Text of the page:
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Número de publicaciónUS6145261 A
Tipo de publicaciónConcesión
Número de solicitudUS 09/045,277
Fecha de publicación14 Nov 2000
Fecha de presentación20 Mar 1998
Fecha de prioridad20 Mar 1998
TarifaPagadas
Número de publicación045277, 09045277, US 6145261 A, US 6145261A, US-A-6145261, US6145261 A, US6145261A
InventoresJohn E. Godfrey, Nicholas Hughes
Cesionario originalWeyerhaeuser Company Limited
Exportar citaBiBTeX, EndNote, RefMan
Enlaces externos: USPTO, Cesión de USPTO, Espacenet
Tongue and groove board including a water drainage system
US 6145261 A
Resumen
A tongue and grove board has a first surface and a second surface, a first longitudinal edge and a second longitudinal edge and a first transverse edge and a second transverse edge. The first longitudinal edge has a first longitudinal lip and a second longitudinal lip cooperating to form a longitudinal groove therebetween, and the second longitudinal edge has a longitudinal tongue disposed therealong. The board further includes at least one notch disposed in the first longitudinal edge, the at least one notch extending perpendicular to the longitudinal edge, through the first surface and the first lip and partially into the second lip. The at least one notch has a depth at the first surface which is greater than the depth of the groove. The width of the longitudinal tongue is greater than the depth of the longitudinal groove, such that, when the longitudinal groove of the tongue and groove board is interfaced with a longitudinal tongue of an adjacent tongue and groove board, a drain path is formed between the boards, the drain path including the at least one notch in the first longitudinal edge.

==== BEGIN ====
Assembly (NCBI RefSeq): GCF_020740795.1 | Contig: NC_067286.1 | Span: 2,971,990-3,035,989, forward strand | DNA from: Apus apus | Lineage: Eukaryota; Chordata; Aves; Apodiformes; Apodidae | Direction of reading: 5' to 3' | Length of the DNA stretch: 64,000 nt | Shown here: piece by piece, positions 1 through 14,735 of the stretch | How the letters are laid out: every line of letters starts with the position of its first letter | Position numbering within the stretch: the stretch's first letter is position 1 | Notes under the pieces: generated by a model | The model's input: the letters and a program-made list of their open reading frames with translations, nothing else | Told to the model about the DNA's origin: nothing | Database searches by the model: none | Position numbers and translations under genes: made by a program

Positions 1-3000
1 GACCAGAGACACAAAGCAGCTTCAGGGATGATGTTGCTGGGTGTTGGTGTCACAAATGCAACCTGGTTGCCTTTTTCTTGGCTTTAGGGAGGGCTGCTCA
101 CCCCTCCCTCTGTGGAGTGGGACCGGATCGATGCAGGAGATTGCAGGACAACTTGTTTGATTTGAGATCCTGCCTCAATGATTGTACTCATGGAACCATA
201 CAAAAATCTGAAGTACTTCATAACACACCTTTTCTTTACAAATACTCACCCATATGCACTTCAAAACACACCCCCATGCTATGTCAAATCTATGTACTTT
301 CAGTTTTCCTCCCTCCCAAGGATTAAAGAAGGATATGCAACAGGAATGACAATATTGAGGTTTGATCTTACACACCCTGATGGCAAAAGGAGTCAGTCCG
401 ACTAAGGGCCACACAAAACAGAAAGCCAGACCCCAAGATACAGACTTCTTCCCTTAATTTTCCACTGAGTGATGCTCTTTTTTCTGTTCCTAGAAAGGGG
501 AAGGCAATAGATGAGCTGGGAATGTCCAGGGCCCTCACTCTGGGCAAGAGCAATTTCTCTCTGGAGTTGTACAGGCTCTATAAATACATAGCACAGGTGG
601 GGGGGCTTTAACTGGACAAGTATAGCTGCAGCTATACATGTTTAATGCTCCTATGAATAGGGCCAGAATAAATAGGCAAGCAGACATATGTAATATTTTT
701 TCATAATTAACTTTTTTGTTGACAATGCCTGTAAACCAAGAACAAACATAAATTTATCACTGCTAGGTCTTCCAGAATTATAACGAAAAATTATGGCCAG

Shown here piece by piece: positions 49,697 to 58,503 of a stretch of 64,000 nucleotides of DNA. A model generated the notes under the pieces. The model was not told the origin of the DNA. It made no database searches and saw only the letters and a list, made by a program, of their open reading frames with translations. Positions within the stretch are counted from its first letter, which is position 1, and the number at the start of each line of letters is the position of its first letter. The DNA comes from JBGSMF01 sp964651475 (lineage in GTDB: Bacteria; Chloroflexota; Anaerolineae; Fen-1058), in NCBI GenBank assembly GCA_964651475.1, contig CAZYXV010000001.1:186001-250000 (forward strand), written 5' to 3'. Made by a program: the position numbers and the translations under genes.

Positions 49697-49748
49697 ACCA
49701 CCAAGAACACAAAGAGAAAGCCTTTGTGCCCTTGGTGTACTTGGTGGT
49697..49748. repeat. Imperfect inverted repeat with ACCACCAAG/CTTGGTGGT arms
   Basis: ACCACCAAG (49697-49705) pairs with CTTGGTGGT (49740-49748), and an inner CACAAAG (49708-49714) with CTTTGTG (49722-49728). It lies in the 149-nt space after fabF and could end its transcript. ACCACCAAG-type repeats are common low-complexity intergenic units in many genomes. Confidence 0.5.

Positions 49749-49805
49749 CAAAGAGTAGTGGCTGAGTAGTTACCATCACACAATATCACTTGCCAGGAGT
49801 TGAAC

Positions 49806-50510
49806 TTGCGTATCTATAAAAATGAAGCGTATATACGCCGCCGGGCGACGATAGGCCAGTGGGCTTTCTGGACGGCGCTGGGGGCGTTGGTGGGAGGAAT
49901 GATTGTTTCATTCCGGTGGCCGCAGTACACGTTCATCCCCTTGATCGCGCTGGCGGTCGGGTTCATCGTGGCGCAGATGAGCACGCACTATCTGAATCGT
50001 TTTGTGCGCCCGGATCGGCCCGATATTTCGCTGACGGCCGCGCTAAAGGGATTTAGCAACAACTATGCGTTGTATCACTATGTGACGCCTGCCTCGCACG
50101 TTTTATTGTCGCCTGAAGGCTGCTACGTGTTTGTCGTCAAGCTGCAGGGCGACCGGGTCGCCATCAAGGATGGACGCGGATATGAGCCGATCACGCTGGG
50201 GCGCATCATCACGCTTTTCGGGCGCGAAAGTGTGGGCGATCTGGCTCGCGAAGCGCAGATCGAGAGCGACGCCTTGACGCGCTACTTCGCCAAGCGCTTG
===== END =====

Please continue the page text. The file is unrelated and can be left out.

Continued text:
Imágenes(3)
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Reclamaciones(8)
What is claimed is:
1. A tongue and grove board comprising:
a first surface and a second surface;
a first longitudinal edge and a second longitudinal edge;
a first transverse edge and a second transverse edge;
said first longitudinal edge having a first longitudinal lip and a second longitudinal lip cooperating to form a longitudinal groove therebetween, said longitudinal groove having a depth;
said second longitudinal edge having a longitudinal tongue disposed therealong, said longitudinal tongue having a width; and
at least one notch disposed in said first longitudinal edge, said at least one notch extending perpendicular to said longitudinal edge, through said first surface and said first lip and partially into said second lip.
2. The tongue and groove board of claim 1, wherein said at least one notch has a depth at said first surface which is greater than the depth of said groove.
3. The tongue and groove board of claim 1, further comprising at least one slot disposed in said first transverse edge, said at least one slot extending perpendicular to said first transverse edge.
4. The tongue and groove board of claim 1, wherein said width of said longitudinal tongue is greater than said depth of said longitudinal groove, such that, when said longitudinal groove of said tongue and groove board is interfaced with a longitudinal tongue of an adjacent tongue and groove board, a drain path is formed between said boards, said drain path including said at least one notch in said first longitudinal edge.